Oedipus at Stalingrad

Oedipus at Stalingrad

by Gregor Von Rezzori, H. D. Broch De Rothermann
     
 

In the summer of 1938, young Traugott von Jassilkowski embarks on a social career that he hopes will take him to the heights of the German aristocracy. A cunningly devised wardrobe, a strategic courtship, important weekends with well-placed grandees, the right lunches and boozy evenings with Berlin's smart set: Will these carry him to the top or land him

Overview

In the summer of 1938, young Traugott von Jassilkowski embarks on a social career that he hopes will take him to the heights of the German aristocracy. A cunningly devised wardrobe, a strategic courtship, important weekends with well-placed grandees, the right lunches and boozy evenings with Berlin's smart set: Will these carry him to the top or land him nowhere? In the scintillating narrative style for which he is justly celebrated, Gregor von Rezzori offers this cautionary about Germany at the height of its most dangerous folly.

Editorial Reviews

Publishers Weekly - Publisher's Weekly
Translated into English 40 years after its German publication and well after Rezzori made his name here with Memoirs of an Anti-Semite and other books, this novel, which was his debut work, announces itself as a rumormongering, mordantly ironic satire of social-climbing in Hitlerite Berlin. The career of Traugott von Jassilkowski, an East Prussian of negligible nobility, blindly follows traditional ambitions in 1938, when Nazism has fully permeated German society: nightlife of Weimaresque decadence, marriage to a peroxide Aryan with a munitions fortune and friendship with assorted German aristocrats who have subtly incorporated Nazi ideology into their social customs. The cast of characters runs acoss the social register with animated grotesqueness-especially Mrs. von Schrader, Traugott's mentor and bridge partner. In the form of garrulous gossip to an unseen interlocuter, Rezzori's narration explores with lyric sarcasm his mock hero's trivial rise and pointless inner turmoil. For this dandified Werther, an Oedipal complex is something inflicted like a preemptive punishment along with German romanticism, social blundering and political obtuseness. Compared to his later work, Rezzori's first novel is less profound as satire, its prose often overexuberant and its characters lacking lasting presence, but its indirect animadversions deftly play on postwar denial while sardonically portraying an era in all its aristocratic vainglory. (Nov.)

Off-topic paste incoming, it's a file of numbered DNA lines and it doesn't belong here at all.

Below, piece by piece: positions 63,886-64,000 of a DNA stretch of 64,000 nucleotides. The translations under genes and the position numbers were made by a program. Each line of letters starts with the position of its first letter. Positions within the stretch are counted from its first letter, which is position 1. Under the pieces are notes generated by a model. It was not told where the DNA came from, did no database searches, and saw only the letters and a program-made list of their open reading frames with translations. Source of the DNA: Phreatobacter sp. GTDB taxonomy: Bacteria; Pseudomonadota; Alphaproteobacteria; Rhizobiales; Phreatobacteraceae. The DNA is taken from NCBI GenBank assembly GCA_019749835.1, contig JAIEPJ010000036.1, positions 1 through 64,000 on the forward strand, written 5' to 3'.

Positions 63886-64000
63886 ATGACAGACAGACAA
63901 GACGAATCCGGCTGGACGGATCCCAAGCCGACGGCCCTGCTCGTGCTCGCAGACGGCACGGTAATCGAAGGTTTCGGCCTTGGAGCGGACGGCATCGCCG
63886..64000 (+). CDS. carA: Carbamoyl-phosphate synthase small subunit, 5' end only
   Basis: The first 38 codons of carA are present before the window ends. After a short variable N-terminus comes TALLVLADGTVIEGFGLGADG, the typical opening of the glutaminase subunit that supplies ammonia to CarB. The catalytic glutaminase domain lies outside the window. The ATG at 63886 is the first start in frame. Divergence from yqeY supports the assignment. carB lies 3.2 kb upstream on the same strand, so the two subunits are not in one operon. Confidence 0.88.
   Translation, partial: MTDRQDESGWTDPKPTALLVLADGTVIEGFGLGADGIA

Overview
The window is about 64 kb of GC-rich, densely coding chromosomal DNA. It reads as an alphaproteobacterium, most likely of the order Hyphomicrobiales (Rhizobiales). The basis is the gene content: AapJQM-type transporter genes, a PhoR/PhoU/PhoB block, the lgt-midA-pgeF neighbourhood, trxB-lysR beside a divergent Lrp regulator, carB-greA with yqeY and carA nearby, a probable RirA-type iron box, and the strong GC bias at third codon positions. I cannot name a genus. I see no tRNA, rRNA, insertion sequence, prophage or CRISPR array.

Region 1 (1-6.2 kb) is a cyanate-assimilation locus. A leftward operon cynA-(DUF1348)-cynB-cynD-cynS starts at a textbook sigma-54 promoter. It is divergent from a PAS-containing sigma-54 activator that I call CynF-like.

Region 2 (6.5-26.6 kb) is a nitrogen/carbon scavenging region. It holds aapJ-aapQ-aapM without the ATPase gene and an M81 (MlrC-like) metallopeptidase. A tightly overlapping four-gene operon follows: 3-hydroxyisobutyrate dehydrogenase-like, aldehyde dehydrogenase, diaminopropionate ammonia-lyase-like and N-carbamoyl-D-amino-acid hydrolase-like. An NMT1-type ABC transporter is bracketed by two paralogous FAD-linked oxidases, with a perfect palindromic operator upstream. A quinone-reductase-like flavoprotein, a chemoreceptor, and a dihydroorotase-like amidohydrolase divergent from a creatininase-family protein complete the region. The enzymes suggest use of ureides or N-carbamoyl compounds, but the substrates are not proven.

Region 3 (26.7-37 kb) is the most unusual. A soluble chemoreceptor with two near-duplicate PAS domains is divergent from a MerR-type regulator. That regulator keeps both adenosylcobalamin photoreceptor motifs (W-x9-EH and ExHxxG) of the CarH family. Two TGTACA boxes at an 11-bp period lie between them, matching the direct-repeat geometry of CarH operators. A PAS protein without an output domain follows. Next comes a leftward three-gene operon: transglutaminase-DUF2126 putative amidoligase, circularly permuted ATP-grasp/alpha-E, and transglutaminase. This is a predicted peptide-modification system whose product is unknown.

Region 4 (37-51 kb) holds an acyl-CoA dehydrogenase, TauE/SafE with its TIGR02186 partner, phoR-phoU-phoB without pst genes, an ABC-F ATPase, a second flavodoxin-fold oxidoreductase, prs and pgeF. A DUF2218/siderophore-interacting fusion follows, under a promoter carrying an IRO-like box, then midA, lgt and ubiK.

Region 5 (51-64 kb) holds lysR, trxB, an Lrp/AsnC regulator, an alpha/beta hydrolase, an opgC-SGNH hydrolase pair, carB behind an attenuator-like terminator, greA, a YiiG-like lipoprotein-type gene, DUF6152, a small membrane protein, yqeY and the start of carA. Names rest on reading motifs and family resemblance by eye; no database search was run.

Library Journal
Baron Traugott von Jassilkowski, a young man of noble but impoverished extraction, tries to establish himself in high society in pre-World War II Berlin. Under the tutelage of a middle-aged countess, he learns how to dress, how to behave, and the places he should frequent (the description of Charley's Bar clientele rings true); he even plans his courtship of and marriage to a woman known only as "the blonde thoroughbred" to advance his social standing. Von Rezzori's prose style is traditional and literary, with devastatingly effective description and scintillating satire of a decadent society. The author (The Orient Express: A Novel, LJ 9/1/92) is a major European novelist, and this work enhances his fine reputation. Highly recommended for all libraries with an intellectual readership.-Ann Irvine, Montgomery Cty. P.L., Md.

Product Details

ISBN-13:
9780374527396
Publisher:
Farrar, Straus and Giroux
Publication date:
12/28/1994
Pages:
289
Sales rank:
474,324
Product dimensions:
6.00(w) x 9.00(h) x 0.67(d)

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